Caframo Bora fan

Folded position

The Webasto MultiControl is able to run the heater on ventilation mode too, but this can move the hot air better.

Diesel heater installation III.

Finally, after two weeks of intense work, I'm done with the heater installation.
I was doing this for the first time, but if I exclude all that challenging woodworking, it was pretty easy and straight forward project.
Electrically speaking, you have to just supply the onboard power, connect the control panel and that's it.

Webasto heater unit in the port cockpit locker

The exhaust pipe is attached to the hull using one support pad made from the heat resistant material. The bold is going through one layer of that material and the second one is glued with the hole bigger than the bolt head to leave a distance between the bolt and the hull.
Everything was then glued to the hull with Sikaflex.
One remark regarding the exhaust pipe connection. The installation manual doesn't mention it, but when I first started the heater, I saw a little of smoke from the joints so I've applied a little amount of the exhaust cement seal used in automotive.

exhaust pipe with heat insulation "sock"

Exhaust outlet

In the same port locker, there is also a 7 liter diesel fuel tank from Ateso and the fuel pump attached directly to it with the fuel filter. I was trying to follow the installation instruction as possible to keep the right angles on the fuel pipe so the known fuel pump ticking is really inaudible in the cabin.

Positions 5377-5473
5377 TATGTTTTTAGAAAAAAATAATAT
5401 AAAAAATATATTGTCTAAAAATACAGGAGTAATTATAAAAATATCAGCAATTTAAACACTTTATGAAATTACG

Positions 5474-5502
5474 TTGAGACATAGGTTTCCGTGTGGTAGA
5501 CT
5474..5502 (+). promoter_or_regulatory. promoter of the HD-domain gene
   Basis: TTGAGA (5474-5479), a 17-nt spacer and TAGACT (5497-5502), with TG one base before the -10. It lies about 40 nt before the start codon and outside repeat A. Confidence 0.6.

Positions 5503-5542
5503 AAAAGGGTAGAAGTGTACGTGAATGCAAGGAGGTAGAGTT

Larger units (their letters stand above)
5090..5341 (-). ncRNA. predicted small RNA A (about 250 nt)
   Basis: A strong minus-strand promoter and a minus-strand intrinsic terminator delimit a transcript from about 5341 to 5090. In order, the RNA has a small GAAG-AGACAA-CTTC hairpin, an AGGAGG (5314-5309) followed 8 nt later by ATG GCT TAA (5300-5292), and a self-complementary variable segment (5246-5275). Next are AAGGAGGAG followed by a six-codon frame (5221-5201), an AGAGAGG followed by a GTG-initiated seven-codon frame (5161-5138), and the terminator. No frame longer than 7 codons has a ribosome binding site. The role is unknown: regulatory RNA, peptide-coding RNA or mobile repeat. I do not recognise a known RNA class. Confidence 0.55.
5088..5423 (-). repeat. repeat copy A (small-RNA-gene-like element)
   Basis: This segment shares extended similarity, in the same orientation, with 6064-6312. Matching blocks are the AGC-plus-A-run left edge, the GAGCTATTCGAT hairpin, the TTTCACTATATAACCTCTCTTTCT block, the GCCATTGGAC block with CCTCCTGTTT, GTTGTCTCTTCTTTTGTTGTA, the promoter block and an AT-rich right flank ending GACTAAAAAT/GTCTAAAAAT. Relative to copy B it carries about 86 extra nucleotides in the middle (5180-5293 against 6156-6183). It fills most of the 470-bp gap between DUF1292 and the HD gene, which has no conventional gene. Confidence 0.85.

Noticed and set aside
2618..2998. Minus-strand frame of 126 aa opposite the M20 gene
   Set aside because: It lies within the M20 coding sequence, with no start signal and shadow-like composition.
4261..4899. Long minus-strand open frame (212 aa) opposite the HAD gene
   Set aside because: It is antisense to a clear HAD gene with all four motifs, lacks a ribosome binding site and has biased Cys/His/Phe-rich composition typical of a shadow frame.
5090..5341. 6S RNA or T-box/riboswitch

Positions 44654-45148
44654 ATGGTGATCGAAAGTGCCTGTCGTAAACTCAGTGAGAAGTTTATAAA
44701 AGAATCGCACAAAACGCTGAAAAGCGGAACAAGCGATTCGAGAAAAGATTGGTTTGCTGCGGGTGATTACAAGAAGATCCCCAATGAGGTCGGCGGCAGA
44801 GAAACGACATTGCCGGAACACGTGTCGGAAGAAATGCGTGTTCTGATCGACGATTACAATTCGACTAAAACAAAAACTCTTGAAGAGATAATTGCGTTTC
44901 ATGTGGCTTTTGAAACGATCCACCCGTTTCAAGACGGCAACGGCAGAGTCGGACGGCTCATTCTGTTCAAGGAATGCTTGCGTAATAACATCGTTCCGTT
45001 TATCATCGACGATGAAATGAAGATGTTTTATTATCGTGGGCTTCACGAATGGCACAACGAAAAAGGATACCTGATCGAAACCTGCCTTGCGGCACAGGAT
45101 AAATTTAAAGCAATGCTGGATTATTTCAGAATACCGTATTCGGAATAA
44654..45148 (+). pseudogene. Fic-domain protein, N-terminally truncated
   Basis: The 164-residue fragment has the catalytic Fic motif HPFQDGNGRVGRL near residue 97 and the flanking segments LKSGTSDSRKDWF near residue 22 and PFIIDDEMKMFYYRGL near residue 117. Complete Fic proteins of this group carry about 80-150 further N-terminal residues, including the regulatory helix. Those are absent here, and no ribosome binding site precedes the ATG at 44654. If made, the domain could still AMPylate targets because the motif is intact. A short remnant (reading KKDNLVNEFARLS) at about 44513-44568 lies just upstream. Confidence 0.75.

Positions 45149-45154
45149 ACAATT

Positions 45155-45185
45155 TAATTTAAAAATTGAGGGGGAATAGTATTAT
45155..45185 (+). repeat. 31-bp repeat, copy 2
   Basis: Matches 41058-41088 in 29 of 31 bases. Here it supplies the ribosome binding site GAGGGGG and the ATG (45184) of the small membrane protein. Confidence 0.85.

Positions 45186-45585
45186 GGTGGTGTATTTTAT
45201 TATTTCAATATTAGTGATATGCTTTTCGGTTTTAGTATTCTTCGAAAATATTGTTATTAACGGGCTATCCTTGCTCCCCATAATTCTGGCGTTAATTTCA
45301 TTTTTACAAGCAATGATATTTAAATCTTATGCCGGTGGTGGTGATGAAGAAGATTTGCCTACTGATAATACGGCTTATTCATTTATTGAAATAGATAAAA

Diesel tank for the heater

The control unit was attached in the cabin next to the main distribution panel. It has also the build in thermostat so there no need for more holes.
There is an option to configure the startup mode - heating or venting, startup temperature and so on. You can also configure the schedule for automatic startup.

MultiControl display

The electrical installation requires direct connection to the battery to avoid unintentional power cut and to allow the heater to cool down. You can see the small fuse box with two fused 15A for the glow plug and 1A for the heater and control unit.

Separate fuse box

And finally this is the pictures of the vent outlets in the cabin. One with closable vent in the head, one for the cabin and one in aft berth.

Cabin vent outlets

Rotating outlet in the aft berth

Hose cover in the aft of the head

The last thing I would like to show here is the relocated outboard fuel tank to the center cockpit locker.

Outboard fuel tank

I hope we will now enjoy more cozy days and nights on our boat.

Updated 31.7.2017During the first tests of the heater, I've found out that the temperature control does not work at all. Later on I've discovered, that the temperature sensor in the MultiControl unit is NOT used for heating control as I thought initially, so I had to install the external temperature sensor which was included in the kit.

External temperature sensor installed

Secondly, there is a possibility to configure the MultiControl to display the actual temperate in the left upper corner, but you need the special diagnostic cable Webasto 9029674B. Then simpy plug in the cable into the diagnostics port. The control unit will reboot and then you will see a technician menu. You can change some parameters, but I think the only option it's worth it, is to show the actual room temperature.
If you don't want to spend money for that simple piece of cable and have some electrical skills, you can disassemble the MultiControl unit and just join two pins of the diagnostic connector to do the same. More information can be found here.

Enable technician mode on MultiControl unit